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Your Comment


Golden advice. Buy just One book. Save the cat, then start writing. Don't masturbate yourself trying all screen writing software or buying books. That book and then go!

May 16, 2013 at 12:58PM, Edited September 4, 8:21AM


Please tell me that was an autocorrect fail.

May 20, 2013 at 1:14PM, Edited September 4, 8:21AM


The best advice I've been given:

1. Don't go to writing seminars unless they're free.

2. Buy "The Hollywood Standard." Look at it if you ever have questions.

3. Ignore everybody and read lots of scripts. Go online to Simply Scripts or some other free database to download and read successful Hollywood scripts. Read them. Break them down. Read more.

May 16, 2013 at 9:11PM, Edited September 4, 8:21AM


I picked up The Screenwriters Bible by David Trottier. It's a good resource and covers formatting and structure, character development, etc. You don't need much else, IMHO.

May 16, 2013 at 9:16PM, Edited September 4, 8:21AM

Mike V

What i found a disgrace is the concept and the believe that a script must be made following the three act structure. I guess the only way to decide if take a screennwriting course or not is looking at this: if they stress the 3act structure if they even talk about it the course is worthless. (Please no hard feelings here) It's not just my opinion but Paul Schrader said that (taxi driver, Raging Bull etc..) , Scorsese, P.T. Anderson and so on. Personally when writing a script I found out that the only recipe to write a bad, two dimensional script is following a structure that says: "At page 30 there must be a twist and at page 90 there must be the climax" and so on.
I agree: what we should do as authors is read, read and read the scripts, the stories that we love. That's more than enough and prepairs has to write something interesting and be free while creating.
I'm Italian, I come from another background maybe but when Fellini, Rossellini, Pasolini and the rest of the bunch wrote they didn't even know that a movie should be written following a structure, and what boring structure too! They just put people first and then action. The 3act structure puts action first and then characters. I don't like that, is too easy and not truthful.
Anyway I would like to say that I love, a great place to discuss cinema, movies and tools. Just great, thanks. Ciao from Rome.

May 17, 2013 at 7:34AM, Edited September 4, 8:21AM


Pepe: "2001: A Space Odyssey" and "There Will Be Blood" are just two of the many challenging, artistically significant films that faithfully employ the three act structure. It is not the enemy of the serious filmmaker.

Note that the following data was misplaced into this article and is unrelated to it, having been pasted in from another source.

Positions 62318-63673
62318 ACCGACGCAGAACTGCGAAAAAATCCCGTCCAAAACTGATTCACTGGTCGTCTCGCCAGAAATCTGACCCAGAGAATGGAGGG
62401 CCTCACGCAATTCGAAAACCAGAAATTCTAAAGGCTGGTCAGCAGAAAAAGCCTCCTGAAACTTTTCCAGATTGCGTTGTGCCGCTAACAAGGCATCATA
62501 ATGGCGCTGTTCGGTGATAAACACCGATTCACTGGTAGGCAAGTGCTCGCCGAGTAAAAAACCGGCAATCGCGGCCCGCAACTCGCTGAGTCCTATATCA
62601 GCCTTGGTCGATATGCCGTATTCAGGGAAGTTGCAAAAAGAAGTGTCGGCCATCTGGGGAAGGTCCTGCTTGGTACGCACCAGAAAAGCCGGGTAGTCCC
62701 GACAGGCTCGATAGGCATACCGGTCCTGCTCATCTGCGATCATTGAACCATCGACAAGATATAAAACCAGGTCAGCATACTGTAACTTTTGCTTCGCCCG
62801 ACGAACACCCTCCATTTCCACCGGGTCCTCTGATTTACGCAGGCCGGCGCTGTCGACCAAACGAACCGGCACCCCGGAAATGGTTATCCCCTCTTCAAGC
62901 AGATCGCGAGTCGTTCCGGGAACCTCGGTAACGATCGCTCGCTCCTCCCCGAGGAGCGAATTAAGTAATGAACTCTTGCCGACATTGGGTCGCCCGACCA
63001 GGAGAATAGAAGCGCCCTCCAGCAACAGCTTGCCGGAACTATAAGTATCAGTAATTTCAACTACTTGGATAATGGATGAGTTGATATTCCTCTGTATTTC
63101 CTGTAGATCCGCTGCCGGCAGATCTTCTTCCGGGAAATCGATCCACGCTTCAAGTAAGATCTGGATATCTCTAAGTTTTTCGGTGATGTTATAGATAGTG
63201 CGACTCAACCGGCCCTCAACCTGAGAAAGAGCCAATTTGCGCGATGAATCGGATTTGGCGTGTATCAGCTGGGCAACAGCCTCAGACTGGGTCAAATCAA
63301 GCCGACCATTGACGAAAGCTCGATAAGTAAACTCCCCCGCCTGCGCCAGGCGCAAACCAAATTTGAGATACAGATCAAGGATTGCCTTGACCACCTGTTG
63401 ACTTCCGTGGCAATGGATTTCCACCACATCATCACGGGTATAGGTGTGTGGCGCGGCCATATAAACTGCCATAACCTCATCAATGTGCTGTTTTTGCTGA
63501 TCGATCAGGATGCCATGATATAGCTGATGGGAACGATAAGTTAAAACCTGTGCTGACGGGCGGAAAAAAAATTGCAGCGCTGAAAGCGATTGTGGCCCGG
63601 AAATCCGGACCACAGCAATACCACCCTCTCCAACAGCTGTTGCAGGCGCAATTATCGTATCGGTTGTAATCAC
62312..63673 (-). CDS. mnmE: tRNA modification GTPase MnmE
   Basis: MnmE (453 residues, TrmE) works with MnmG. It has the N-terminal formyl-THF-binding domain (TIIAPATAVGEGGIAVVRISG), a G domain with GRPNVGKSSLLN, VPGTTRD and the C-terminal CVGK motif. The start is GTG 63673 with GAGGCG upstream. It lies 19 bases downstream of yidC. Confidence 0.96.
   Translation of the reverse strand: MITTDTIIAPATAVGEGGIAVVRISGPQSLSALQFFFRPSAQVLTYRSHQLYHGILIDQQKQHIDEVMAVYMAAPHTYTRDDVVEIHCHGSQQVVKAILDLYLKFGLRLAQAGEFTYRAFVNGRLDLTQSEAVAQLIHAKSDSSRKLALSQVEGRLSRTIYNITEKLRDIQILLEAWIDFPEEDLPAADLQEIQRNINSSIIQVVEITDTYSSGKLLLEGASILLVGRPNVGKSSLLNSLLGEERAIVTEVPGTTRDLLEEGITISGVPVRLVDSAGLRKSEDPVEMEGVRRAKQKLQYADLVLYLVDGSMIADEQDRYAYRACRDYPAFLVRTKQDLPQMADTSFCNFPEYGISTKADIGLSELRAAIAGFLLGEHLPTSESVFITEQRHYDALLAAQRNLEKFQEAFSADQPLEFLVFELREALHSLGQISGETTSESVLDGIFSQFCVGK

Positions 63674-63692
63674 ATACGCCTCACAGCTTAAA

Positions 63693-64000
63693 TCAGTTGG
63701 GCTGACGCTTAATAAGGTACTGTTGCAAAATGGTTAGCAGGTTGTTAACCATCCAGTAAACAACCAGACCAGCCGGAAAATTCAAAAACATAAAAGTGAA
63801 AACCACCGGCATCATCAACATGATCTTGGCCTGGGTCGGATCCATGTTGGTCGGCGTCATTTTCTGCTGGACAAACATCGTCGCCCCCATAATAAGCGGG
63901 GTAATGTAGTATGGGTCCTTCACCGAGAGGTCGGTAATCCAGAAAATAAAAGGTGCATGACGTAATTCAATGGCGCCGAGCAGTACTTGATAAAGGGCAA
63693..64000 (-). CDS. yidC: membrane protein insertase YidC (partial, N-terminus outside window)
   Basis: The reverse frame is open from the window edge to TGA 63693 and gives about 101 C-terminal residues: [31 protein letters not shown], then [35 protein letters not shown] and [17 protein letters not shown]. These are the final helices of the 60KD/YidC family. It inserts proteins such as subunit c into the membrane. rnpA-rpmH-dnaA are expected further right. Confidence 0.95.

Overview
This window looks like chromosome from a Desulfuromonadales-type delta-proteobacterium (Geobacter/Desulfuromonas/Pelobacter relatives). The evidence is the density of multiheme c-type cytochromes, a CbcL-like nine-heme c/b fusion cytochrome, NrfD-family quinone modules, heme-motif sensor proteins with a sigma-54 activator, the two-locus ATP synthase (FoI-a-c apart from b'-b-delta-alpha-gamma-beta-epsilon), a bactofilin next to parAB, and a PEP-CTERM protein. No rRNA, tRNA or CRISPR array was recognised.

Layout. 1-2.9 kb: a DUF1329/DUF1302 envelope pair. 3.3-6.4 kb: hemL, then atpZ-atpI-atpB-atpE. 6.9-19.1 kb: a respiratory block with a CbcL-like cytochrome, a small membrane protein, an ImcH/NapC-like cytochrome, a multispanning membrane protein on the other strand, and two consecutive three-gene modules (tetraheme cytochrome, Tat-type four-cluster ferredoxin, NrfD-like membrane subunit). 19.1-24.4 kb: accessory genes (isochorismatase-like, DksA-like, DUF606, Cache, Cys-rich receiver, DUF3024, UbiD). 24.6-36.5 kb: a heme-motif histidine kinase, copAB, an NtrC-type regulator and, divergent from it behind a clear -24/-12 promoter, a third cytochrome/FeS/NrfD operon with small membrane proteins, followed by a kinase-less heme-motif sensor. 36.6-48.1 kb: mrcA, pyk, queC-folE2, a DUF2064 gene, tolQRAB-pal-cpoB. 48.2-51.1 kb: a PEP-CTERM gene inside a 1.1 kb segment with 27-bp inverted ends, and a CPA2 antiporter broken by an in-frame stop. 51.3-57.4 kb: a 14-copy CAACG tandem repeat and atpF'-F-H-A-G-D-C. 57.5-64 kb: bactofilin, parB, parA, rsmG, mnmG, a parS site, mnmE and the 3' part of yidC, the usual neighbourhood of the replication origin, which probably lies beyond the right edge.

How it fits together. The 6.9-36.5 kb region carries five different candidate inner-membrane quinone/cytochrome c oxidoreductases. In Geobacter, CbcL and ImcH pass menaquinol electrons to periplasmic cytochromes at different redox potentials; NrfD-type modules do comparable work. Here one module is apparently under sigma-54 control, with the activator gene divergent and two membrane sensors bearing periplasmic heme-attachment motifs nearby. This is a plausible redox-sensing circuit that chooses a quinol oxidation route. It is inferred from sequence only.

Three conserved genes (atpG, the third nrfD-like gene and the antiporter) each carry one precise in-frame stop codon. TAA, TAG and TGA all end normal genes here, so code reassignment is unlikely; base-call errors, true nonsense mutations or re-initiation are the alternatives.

My course is intended for all screenwriters. I do not focus on writing a "commercial" or "by the numbers" script. But I am trying to help independent screenwriters break away from common issues - spending too much time on scenes and dialogue that do not move their stories (or characters) forward - and focus on writing more suspenseful scripts. Suspense is at the heart of all good storytelling, and I believe all screenwriters can benefit from a stronger understanding of it, no matter their films' genre or their own professional ambitions.

Thank you, Christopher Boone, for your fair analysis of my course.

Mark Tapio Kines

May 21, 2013 at 3:00PM, Edited September 4, 8:21AM


A little off topic but it is kinda interesting to see the different amount of comments on different threads here on Nofilmschool. 5dIII Raw = 1 Billion comments. Compared to these more story based threads that people should really put their attention at. We don't need more crappy camera tests/shorts with camera x bla bla bla.

Thanks Christopher Boone for putting stuff like this here! :) keep it coming!

May 17, 2013 at 10:30AM, Edited September 4, 8:21AM


It depends on how you look at it. A budding screenwriter looking at nofilmschool might see this article and go directly to the videos, ignoring the comment section.

A camera enthusiast sees a post comparing X camera to Y camera and immediately heads to the comment section to see other people's opinion and to share/defend his own.

I don't think it's people not paying attention to the article. It's just a different audience.

May 17, 2013 at 8:49PM, Edited September 4, 8:21AM


Pablo - I teach high school students the fundamentals of filmmaking. The 3 act structure is GREAT because they have NO idea where to begin or what to do. They need structure. THis course is designed for the beginner, and is a great place to get started.

Plus, I always say that you have have to KNOW the rules before you can BREAK them; that way, you are breaking them for a reason, and you understand that reason.

May 18, 2013 at 5:58PM, Edited September 4, 8:21AM

Seth Chambers

That rationale actually makes quite a bit of sense. Its ironic really, I'm in high school...hehe

February 1, 2014 at 4:28PM, Edited September 4, 8:45AM

Miguel A. Garcia

I'd like to find out more? I'd love to find out more details.

August 26, 2014 at 2:17AM, Edited September 4, 8:56AM